Don’t Forget to Play

Some of you have made resolutions–big ones, small ones, ones you make every year, ones you have never made before. You are focusing hard on keeping them going. Maybe a week into the New Year, you are feeling some pressure to keep going.

May I add something? Please give yourself some time to play. Not work harder. Not work smarter. Play. Not do the laundry first, not check your to-do list. Play.

Play is vital work. It sets your brain up to solve problems. It relaxes your muscles and allows you to take a break from the usual tension, fear and anger. Play is one of the most important activities you can do every day.

imagesWhat’s play? It’s activities that do not end in a completed project. Play is exploring without expectation of completion. Play is experimenting without any anticipation of a result, of winning. Play is the most important part of your day.

Play is fresh air and sunshine into your soul. Play is a big space to allow thoughts to grow. Play heals. Don’t shortchange yourself. Don’t push it to the end of the day. Don’t discipline yourself out of play.

—Quinn McDonald is a writer who is working on the book on your inner heroes and your inner critic.


18 thoughts on “Don’t Forget to Play

  1. Aloha Quinn!

    Yes… PLAY. A big thing for so many of us.

    A few years ago, I had the great opportunity of taking a writing workshop with Lynda Barry. She mentioned one of the saddest things she’d ever seen was a child who didn’t know how to play. There was a sound in the room–a cross between a gasp and a choke. It resonated with all of us–or at least MOST of us–in the workshop. We could relate. We were that child. Or perhaps we had become that child.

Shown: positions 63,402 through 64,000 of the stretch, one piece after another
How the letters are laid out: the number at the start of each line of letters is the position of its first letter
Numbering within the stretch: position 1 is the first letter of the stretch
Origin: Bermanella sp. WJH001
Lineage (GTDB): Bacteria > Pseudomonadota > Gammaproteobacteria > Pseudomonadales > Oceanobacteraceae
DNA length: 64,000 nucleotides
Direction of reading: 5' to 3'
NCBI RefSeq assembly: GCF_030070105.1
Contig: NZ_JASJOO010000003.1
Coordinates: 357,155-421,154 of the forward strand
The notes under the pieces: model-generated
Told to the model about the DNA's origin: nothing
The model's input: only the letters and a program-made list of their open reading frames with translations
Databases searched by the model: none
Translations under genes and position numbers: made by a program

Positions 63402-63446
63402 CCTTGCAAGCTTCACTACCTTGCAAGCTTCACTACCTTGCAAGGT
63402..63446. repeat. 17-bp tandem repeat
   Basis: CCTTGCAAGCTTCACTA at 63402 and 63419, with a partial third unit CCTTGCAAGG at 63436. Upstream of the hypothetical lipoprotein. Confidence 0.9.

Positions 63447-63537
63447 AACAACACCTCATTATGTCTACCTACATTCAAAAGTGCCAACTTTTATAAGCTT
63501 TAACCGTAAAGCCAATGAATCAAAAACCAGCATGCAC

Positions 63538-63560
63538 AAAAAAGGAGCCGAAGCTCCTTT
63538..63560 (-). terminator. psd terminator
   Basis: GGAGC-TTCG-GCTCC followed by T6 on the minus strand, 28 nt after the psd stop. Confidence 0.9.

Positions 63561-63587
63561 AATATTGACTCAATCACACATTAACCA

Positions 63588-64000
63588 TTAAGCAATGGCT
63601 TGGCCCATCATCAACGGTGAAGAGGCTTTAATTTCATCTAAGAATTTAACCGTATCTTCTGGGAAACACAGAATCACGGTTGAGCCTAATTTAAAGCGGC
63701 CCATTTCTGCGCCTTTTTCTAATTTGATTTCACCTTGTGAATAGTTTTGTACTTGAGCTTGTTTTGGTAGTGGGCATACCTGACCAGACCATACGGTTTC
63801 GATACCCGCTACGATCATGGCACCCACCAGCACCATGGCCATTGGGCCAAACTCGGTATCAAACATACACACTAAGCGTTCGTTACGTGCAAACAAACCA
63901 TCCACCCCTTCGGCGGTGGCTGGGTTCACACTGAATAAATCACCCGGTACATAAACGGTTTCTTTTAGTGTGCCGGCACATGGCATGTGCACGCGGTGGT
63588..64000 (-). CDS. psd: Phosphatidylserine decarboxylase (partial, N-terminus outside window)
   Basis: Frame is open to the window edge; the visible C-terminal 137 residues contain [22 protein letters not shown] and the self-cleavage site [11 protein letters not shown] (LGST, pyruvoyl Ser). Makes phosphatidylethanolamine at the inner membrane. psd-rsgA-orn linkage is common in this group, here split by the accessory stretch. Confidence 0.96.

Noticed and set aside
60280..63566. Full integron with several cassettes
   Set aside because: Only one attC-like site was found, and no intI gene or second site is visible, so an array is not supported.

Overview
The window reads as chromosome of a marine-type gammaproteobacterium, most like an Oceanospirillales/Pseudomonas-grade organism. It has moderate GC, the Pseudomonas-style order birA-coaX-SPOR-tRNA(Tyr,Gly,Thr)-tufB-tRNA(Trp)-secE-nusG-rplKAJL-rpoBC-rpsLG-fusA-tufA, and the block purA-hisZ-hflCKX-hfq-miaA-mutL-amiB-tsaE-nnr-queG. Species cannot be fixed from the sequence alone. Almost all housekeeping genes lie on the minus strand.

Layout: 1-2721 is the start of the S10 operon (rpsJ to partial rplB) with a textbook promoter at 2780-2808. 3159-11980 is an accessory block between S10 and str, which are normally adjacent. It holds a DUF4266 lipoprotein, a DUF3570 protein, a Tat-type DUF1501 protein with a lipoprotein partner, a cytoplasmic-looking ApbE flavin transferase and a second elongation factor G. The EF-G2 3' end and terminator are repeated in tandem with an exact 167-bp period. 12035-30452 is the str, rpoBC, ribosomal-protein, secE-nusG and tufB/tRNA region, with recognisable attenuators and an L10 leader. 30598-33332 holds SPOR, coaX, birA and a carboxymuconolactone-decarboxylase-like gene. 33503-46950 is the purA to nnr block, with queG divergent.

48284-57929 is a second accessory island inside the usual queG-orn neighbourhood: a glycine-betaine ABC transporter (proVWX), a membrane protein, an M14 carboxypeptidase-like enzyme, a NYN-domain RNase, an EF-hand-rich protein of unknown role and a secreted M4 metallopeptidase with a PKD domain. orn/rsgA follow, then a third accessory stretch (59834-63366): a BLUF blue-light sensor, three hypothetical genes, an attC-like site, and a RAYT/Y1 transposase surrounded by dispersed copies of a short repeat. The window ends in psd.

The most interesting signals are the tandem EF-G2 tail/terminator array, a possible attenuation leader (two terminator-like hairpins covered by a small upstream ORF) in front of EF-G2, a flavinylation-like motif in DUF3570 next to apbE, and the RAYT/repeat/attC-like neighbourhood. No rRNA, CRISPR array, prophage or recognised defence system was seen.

Taking risks. Playing. Changing things up. All so important.

    In my own work, I spent years trying to be I thought everyone wanted me to be. I played it safe. I played it STERILE(ly). And It was D.U.L.L. And I was unhappy.

    Only now am I re-learning that valuable skill of PLAYING. Of taking risks in my creative work. And I am finding my own voice–not the voice that I thought people wanted to hear. And, as it turned out, not the voice that was destined to fall on closed ears.

    Stephen Nachmanovitch wrote a great book, FREE PLAY. All about remembering that creative spark that one can access thru play to help push one’s work to new levels. Authentic levels. That book (along with RAW ART JOURNALING, of course!) have been my faithful companions on this journey of rediscovering and creating.

    And this time, the voice is more real. And I’m having FUN. What a cool surprise!

    Thank you for this timely reminder. May we all remember to play.
    Right on.

    • This is such an important take on play that I hope many people read it. Play is where we discover ourselves and the courage to be whoever it is we are. The artists I respect most are those who follow their calling even when others don’t understand the work. Ideas live in play. Thanks for this important message to all of us, Jason.

  2. I play all the time. I learned how important that was many years ago while spending over 10 years at a job I could not stand. Hated every moment of it, so I found ways to do little things to make it more enjoyable for myself. I still try to do that with anything I have to do and suggest it to others all the time as well. Even little changes like using green or purple ink when writing notes can feel like play if you normally use black ink. Sometimes we need to start with baby steps!